Bush is off to Europe in less than a month. But he may get a taste of what's in store for him this week. AFP reports that British Foreign Secretary Jack Straw today begins "a visit to Washington amid reported tensions over a US hardline on Iran's nuclear program and British support for lifting the European arms embargo on China."
Just yesterday, David Cracknell and Tony Allen-Mills reported in the Sunday Times that Straw "has drawn up a dossier putting the case against a military attack on Iran amid fears that President George W Bush's administration may seek Britain's backing for a new conflict."
And Now, Some Bush Jokes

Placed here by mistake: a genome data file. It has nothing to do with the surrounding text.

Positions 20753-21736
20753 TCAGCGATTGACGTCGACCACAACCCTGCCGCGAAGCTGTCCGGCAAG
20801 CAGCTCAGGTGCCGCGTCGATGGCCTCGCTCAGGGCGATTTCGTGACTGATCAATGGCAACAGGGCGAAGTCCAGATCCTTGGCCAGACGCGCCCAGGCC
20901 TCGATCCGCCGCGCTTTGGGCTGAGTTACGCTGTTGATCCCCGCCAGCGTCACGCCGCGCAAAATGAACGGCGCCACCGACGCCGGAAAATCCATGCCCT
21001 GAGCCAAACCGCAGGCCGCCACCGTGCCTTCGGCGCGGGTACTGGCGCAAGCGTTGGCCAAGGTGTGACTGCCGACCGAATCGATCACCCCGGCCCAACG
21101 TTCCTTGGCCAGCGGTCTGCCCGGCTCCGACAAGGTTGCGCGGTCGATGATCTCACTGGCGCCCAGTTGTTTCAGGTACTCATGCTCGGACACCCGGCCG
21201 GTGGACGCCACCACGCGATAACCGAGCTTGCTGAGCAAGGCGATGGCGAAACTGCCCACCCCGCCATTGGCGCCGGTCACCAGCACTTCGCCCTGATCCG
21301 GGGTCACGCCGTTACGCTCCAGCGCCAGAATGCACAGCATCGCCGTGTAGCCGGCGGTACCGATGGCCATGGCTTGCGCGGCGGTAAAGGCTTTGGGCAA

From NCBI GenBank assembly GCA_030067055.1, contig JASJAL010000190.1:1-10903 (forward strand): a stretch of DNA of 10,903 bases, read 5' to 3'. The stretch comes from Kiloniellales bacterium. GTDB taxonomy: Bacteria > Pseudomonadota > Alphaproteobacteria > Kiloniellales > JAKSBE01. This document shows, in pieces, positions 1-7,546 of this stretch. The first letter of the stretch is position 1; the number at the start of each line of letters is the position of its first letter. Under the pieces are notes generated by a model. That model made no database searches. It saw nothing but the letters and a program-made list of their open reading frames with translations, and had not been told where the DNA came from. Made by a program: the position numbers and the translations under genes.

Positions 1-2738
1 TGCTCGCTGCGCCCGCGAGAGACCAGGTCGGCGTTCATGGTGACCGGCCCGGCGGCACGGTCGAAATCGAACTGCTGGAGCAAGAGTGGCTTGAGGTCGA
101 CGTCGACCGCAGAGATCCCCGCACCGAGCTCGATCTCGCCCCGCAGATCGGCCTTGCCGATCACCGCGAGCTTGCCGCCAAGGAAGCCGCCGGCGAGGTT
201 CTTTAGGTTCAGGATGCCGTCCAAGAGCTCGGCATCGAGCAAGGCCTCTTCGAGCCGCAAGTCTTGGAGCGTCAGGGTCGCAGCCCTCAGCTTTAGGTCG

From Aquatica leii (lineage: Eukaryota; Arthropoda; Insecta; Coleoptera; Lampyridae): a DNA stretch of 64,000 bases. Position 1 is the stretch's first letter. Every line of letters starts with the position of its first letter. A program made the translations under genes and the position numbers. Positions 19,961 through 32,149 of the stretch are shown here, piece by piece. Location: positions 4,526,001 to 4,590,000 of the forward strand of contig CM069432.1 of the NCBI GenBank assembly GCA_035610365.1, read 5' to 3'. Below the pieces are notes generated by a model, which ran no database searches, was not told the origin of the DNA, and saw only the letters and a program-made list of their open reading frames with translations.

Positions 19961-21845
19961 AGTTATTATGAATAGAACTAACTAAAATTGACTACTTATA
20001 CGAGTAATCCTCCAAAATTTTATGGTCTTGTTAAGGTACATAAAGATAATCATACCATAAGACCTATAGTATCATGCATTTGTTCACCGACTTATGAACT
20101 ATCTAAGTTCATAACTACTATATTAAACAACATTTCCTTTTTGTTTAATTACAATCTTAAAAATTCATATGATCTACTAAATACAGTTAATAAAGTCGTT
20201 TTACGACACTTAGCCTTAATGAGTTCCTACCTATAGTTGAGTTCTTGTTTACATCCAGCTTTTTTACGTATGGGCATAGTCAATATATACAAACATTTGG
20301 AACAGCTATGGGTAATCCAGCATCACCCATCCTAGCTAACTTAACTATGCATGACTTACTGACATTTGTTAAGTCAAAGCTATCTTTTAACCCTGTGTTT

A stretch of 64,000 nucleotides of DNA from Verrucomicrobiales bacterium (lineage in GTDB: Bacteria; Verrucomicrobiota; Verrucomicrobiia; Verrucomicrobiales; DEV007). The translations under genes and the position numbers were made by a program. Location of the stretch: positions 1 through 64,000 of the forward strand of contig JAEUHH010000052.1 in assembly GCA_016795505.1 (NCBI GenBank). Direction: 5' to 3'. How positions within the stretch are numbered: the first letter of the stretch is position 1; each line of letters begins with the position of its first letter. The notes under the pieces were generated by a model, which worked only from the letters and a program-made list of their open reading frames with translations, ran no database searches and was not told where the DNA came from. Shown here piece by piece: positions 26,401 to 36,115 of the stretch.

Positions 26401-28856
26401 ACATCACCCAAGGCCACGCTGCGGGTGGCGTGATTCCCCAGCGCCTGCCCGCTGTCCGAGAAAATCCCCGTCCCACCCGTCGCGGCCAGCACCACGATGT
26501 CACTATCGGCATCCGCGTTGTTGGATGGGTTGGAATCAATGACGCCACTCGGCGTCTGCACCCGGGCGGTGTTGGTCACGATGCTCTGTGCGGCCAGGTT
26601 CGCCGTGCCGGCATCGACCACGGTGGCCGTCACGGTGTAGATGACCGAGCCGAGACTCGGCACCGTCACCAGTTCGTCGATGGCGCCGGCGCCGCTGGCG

David Montgomery of The Washington Post provided exclusive coverage of the goings-on inside the black-tie Alfalfa Club dinner Saturday night.
Founded in 1913, the Alfalfa Club was named for the legume whose roots would "do anything for a drink" and has absolutely no other purpose than to throw a really big, exclusive, no-press-allowed party once a year where people from both political parties tell jokes to show they're all friends.
Bush on Vice President Cheney: "I have this habit of giving out nicknames, but Dick is the only person who's given me a nickname. He calls me 'The Apprentice.'"
On Secretary of State-designate Condoleezza Rice: "People often ask me what Condi is like. Well, she is creative; she is tough -- think Martha Stewart with access to nuclear codes."
On attorney general nominee Alberto R. Gonzales: "As you know, he's replacing John Ashcroft. John's heading home to Missouri -- where he intends to cover up naked statues in the private sector."